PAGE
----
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Why It's Hard to Take the RATE Coalition Seriously on Corporate Tax Reform

David Callahan

Elaine Kamarck and James Pinkerton both built careers in public policy as serious thinkers who weren't easy to peg ideologically and seemed unbeholden to any narrow ideology or interest group. Whether you agreed with them or not, they at least were interesting and independent. 

That was then. These days, Kamarck and Pinkerton are working with big business as co-chairs of the RATE Coalition, a 501(c)4 organization dedicated to corporate tax reform -- but which makes such patently simplistic arguments in this area that it's hard to fathom how two smart people like Kamarck and Pinkerton would lend their reputations to the enterprise. 

Corporate taxes are a complex subject and, to be taken seriously on this topic, it helps to acknowledge this complexity. The basic argument of the RATE Coalition -- as the name implies -- is that the U.S. corporate tax rate is too high and that this undermines U.S. competitiveness and growth. As well, the RATE Coalition argues that various corporate tax breaks distort economic activity and hurt the U.S. that way, too -- a double whammy. The solution they propose is to lower rates and close loopholes to achieve revenue-neutral reform.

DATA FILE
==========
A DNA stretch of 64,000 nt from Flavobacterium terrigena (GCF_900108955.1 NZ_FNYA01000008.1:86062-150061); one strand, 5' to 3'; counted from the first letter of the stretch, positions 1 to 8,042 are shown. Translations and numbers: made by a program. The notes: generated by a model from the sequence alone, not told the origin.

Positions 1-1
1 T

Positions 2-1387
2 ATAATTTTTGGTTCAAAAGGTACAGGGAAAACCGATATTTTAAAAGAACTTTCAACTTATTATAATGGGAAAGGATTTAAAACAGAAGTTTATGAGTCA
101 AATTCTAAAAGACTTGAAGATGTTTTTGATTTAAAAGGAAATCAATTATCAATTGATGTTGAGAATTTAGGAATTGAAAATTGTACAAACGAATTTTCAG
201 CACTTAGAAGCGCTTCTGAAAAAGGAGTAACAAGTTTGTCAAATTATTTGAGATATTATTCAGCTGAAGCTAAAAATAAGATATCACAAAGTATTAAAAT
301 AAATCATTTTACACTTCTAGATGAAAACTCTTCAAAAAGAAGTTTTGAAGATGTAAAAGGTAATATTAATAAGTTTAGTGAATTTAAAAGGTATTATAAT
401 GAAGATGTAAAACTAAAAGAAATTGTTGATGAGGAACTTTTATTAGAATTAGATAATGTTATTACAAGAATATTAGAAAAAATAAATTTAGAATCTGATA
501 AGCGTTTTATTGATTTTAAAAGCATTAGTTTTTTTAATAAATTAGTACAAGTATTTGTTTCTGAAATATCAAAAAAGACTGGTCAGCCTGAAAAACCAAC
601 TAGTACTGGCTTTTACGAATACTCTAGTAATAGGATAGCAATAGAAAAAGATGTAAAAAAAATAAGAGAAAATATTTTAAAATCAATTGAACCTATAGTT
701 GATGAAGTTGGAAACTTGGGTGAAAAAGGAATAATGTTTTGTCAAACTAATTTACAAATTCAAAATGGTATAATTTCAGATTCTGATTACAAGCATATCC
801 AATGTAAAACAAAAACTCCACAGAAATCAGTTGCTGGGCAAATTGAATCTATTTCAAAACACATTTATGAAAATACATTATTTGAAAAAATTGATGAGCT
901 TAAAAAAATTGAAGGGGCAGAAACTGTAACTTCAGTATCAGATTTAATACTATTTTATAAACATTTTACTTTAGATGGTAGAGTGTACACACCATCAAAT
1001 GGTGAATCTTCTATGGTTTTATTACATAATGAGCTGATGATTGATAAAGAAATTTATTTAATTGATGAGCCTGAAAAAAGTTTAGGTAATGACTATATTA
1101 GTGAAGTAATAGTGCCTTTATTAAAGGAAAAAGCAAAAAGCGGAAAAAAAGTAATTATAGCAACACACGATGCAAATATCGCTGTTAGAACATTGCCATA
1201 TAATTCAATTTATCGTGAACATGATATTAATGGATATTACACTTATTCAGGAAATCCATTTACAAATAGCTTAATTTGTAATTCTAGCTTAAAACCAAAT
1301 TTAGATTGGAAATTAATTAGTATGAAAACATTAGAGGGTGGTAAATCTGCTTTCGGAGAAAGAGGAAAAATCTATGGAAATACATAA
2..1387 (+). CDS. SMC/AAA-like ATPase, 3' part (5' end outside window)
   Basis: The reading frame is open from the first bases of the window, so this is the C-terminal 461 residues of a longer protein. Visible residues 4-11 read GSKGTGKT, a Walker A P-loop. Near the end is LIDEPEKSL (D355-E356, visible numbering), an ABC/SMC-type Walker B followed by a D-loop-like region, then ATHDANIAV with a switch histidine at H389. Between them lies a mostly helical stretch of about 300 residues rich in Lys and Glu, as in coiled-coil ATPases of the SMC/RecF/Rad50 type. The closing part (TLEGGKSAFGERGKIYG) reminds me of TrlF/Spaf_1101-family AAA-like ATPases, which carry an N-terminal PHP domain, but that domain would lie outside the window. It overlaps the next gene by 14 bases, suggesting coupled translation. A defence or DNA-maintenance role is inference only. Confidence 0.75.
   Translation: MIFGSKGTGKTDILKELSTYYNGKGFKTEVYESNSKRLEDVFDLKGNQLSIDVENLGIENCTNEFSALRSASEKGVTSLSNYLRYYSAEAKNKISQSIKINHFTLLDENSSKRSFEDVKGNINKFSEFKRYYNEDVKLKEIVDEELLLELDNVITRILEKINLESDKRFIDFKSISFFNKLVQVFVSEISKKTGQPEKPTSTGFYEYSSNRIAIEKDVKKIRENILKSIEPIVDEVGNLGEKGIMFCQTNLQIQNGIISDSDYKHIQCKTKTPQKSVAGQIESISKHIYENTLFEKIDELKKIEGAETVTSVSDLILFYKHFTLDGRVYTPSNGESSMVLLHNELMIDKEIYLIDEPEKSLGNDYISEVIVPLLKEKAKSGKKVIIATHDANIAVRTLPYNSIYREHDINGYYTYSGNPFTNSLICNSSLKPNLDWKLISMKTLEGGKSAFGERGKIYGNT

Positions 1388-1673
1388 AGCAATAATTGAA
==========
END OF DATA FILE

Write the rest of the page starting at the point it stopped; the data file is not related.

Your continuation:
This is not a novel argument, of course. The Simpson-Bowles Commission made the same argument and the Obama Administration itself has called for reform along these lines. For sure, there is much to be said for a more streamlined corporate tax system which grants few special perks. 

But what's problematic about the RATE Coalition's arguments -- as presented on their website and various materials, including a recent letter by 20 economists -- is that it doesn't acknowledge basic facts about U.S. corporate taxes. 

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